If you are anything like me – when my dog has the slightest change in her appetite, if she has crusty eyes or a change in her overall energy, I go into a full dog-mom mode and try to determine if she is feeling well and healthy.
Now, with an ongoing pandemic and a virus that we don’t know everything about, there is one more thing to have a concern about when it comes to our furry friends. Daily News set out to have your concerns and questions answered.
Can I or others spread COVID-19 to my pet?
“At this point in time, based on what we know from the AVMA (American Veterinary Medical Association), pets cannot get the COVID-19 from us or give it to us,” said Dr. Alyssa Breuer, veterinarian and owner of Dakota Veterinary Hospital in Wahpeton, North Dakota.
There haven’t been any cases of COVID-19 going back and forth with pets, Breuer said Monday, March 30.
“Out of an abundance of caution we are recommending you quarantine yourself from your pet if you are sick,” she said.
According to the Centers for Disease Control and Prevention (CDC), there is no evidence and no received reports that would suggest pets can become sick with COVID-19 or can spread the virus.
“Because this is a new virus and we don’t know enough about it at this point in time, what is being recommended is that if you are otherwise healthy, continue with your day-to-day activities with your pet. If you are diagnosed with COVID-19 or you are showing symptoms of it, it is being recommended that you do quarantine yourself from your pet – just to be on the safe side,” Breuer said.
The CDC recommends that if an individual is sick or is suspected to be sick with COVID-19, they should limit contact with pets until the owner is healthy. The individual should also take caution until more information is known about the virus, so that the health of individuals and pet’s health is ensured.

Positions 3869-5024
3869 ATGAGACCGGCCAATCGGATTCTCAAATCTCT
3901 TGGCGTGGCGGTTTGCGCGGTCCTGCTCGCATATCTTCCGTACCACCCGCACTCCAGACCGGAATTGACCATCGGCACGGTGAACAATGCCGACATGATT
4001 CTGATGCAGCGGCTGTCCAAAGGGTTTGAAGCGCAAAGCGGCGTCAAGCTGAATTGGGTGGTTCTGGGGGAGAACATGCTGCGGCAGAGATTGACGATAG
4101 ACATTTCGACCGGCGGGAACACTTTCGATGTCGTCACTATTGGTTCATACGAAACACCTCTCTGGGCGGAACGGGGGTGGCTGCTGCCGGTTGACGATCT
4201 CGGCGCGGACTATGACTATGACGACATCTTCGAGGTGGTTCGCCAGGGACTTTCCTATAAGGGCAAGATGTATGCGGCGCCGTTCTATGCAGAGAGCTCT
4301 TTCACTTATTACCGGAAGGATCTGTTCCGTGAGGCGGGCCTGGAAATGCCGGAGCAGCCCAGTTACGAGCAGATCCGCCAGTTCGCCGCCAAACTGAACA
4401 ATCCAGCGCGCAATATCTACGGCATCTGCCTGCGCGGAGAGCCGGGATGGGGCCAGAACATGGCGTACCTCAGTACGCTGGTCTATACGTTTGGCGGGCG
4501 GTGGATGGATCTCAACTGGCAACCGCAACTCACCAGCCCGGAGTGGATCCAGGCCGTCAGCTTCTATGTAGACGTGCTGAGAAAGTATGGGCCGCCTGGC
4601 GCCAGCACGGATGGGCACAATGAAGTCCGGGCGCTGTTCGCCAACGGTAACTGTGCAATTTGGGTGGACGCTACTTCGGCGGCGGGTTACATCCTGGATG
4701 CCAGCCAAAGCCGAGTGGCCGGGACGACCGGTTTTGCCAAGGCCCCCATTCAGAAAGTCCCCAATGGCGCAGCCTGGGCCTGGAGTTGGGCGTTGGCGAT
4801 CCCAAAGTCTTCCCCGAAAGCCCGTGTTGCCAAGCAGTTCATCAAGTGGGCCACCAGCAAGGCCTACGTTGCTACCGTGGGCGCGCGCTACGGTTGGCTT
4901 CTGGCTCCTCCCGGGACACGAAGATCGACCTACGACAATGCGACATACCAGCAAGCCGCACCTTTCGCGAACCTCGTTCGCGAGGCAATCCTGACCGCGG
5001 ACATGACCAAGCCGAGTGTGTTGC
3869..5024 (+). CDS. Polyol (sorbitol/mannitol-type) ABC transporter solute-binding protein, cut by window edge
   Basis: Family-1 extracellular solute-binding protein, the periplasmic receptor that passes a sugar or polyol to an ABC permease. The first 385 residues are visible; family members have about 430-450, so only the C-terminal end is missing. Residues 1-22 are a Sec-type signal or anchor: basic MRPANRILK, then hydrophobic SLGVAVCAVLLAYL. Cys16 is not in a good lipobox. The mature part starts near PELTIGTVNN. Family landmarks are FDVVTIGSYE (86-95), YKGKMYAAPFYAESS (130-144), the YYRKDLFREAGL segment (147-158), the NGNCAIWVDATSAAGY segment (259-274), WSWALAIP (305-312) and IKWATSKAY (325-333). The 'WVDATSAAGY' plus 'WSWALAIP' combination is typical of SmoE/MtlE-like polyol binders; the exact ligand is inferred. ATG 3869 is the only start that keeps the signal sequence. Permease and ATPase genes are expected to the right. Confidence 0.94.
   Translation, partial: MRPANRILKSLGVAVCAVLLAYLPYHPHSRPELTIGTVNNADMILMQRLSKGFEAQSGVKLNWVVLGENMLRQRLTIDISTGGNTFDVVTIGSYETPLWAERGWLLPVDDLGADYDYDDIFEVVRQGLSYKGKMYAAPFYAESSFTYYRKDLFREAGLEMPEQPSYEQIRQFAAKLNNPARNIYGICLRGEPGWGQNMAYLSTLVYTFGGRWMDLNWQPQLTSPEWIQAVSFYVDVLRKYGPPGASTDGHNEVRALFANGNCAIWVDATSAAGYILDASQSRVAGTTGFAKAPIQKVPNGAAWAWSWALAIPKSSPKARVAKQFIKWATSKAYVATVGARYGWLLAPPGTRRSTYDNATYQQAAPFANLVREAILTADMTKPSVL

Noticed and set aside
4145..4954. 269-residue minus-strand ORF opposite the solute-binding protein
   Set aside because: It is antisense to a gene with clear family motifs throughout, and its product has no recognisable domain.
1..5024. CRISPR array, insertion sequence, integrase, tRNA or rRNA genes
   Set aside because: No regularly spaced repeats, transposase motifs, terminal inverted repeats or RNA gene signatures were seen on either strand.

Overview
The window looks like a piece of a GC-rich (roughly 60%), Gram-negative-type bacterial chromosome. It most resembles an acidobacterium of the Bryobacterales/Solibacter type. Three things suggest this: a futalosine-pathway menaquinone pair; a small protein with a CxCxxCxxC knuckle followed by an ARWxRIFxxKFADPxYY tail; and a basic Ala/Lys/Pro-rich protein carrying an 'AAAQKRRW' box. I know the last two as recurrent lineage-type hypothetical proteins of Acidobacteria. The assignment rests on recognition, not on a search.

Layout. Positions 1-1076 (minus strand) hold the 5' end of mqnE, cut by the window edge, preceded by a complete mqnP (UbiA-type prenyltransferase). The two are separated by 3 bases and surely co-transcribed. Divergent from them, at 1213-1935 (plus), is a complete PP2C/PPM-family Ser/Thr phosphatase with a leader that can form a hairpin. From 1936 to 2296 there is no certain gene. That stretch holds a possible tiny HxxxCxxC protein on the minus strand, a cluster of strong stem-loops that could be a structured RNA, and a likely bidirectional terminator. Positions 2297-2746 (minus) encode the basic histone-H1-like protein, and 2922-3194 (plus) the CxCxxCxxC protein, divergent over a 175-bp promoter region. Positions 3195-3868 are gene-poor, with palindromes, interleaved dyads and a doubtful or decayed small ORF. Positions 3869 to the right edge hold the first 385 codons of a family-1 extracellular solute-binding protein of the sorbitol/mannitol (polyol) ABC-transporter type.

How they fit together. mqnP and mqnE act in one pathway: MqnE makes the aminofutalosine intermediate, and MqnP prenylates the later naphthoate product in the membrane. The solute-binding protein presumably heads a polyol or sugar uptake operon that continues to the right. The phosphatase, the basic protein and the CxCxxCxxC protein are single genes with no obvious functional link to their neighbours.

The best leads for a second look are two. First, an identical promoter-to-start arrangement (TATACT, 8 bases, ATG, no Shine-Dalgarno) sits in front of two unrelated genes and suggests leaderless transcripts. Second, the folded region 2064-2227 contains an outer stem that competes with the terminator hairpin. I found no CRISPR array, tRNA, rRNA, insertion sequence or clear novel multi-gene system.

In the case that you may need to be quarantined from your animal, be sure to have a plan in place for your pet. This means contacting friends and family members to designate a person or multiple people to care for your animal while you are sick.
Create a short document that lists important information for your pet such as health records, feeding routine, when their meals are, their bathroom and exercise routine, things to avoid and a few favorite toys.
For example, my German Shepherd doesn’t have a strict feeding schedule as she is great at self-regulating, so I would list “Keep Emy’s food and water bowls full at all times.” I would also add “she loves treats but must do a small trick whether its a ‘shake’ or a ‘spin.’”
Also, for an easy adjustment and to avoid any complications, list in special information for care taking. For example, my girl can be very difficult to walk with if someone doesn’t know the proper commands – so I would recommend bringing her to a park or a baseball field with a tennis ball for good exercise instead.
If she is bored, don’t go for a squeaky toy – she’ll never give it back. Instead, she has many tug-of-war toys that she would much rather enjoy playing with.